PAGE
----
A devastating blow to the efforts of rescuers came early on Wednesday morning with reports 200 more whales had been discovered dead on the West Coast.
Rescue crews were already fighting a losing battle to save the 250 whales stranded at Macquarie Harbour, as Marine Conservation Program wildlife biologist Kris Carlyon said there was “very little” which could be done to save the majority.
“This is a natural event … we know strandings occurred prior to humans,” he said.
“We do step in and respond but as far as being able to prevent these, there’s very little we can do.”
And on Wednesday afternoon, Dr Carlyon and Parks and Wildlife Service colleague and incident controller Nic Deka confirmed 380 of the 470-whale pod were dead.
Dr Carlyon said it was believed that was the largest stranding and largest number of deaths in Australia in recorded history.
The Department of Parks recorded the next largest stranding in Tasmania to have occurred in Stanley in 1935 when 294 pilot whales were stranded.
The teams did have success in saving another 25 whales and returning them to deeper water across Wednesday, and another 30 remained alive and stranded on the sands in the shallow harbour.
Mr Deka said the crews would continue working into the night to rescue as many of those as possible, while the operation’s various stakeholders also met to discuss ways to remove and dispose of hundreds of whale carcasses.
However, Dr Carlyon offered what many may see as a silver lining.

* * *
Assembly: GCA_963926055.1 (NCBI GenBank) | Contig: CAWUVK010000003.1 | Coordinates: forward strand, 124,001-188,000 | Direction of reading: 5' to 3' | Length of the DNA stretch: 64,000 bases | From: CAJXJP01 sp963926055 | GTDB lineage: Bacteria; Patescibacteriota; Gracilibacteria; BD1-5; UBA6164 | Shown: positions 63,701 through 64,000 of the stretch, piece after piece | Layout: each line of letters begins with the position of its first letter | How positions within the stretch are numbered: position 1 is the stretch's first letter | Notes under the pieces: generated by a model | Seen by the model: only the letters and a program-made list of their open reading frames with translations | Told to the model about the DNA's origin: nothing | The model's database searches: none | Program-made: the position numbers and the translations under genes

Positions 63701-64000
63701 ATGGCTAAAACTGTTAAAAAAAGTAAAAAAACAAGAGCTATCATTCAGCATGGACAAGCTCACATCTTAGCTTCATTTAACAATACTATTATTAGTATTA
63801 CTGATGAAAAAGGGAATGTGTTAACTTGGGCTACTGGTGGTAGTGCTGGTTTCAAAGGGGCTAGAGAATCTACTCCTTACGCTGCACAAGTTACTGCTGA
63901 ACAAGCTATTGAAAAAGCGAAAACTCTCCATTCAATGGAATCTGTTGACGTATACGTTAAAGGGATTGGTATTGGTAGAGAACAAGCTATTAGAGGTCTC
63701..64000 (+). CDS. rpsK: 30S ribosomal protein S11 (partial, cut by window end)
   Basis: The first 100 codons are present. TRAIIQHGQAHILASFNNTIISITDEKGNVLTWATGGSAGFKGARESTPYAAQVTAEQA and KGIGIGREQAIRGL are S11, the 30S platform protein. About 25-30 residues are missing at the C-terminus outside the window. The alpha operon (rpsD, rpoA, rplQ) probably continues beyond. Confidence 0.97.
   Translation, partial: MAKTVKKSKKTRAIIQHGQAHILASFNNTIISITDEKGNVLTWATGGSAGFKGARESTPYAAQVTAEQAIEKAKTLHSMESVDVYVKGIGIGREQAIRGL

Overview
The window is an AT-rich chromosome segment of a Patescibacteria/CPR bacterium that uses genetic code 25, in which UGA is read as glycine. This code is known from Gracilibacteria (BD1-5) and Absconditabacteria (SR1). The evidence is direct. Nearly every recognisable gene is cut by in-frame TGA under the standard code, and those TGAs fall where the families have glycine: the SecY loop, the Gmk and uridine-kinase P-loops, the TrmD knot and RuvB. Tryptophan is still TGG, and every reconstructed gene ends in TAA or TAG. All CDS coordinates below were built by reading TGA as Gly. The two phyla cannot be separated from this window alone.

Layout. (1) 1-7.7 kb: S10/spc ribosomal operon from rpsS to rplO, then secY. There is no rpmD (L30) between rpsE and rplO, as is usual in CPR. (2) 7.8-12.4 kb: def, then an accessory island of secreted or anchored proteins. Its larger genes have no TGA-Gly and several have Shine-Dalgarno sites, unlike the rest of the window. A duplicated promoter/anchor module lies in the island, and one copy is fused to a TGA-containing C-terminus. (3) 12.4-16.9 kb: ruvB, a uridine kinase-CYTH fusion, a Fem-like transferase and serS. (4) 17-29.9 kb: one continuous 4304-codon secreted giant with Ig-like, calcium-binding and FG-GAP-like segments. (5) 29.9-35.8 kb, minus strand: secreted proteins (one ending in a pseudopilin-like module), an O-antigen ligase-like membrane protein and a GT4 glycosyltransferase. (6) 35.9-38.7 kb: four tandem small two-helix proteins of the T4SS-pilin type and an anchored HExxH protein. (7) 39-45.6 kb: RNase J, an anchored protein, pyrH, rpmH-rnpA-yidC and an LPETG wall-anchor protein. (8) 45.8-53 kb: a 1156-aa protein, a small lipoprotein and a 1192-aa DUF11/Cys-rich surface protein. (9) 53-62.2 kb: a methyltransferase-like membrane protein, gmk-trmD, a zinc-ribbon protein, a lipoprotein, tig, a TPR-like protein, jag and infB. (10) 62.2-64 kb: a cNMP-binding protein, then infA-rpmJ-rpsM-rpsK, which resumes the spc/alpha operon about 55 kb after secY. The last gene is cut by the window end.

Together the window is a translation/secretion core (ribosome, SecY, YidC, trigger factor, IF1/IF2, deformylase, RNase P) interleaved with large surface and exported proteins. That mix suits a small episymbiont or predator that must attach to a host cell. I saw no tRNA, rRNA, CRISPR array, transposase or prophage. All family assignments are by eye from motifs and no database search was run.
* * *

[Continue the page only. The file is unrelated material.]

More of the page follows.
He said that previous scientific studies had shown that whales which had been through a beaching or stranding event and subsequently rescued did reform in their pods and social communities.
“Obviously this would have been a hugely stressful event for those animals,” Dr Carlyon said.
“There has been some good studies involving satellite tracking of post-release animals in the past, and we have shown fairly conclusively that animals will regroup.
“They will reform those social bonds and they will, at least in the short to medium term… demonstrate normal and natural behaviour.
“So, yes, an absolutely hugely stressful event for those animals and a loss of a lot of members of that group.
“But those remaining animals we would expect to be able to regroup and function as normal.”
Mr Deka also challenged criticism about the time taken to prepare for the rescue, saying such precautions must be taken to be able to ensure human safety and animal welfare.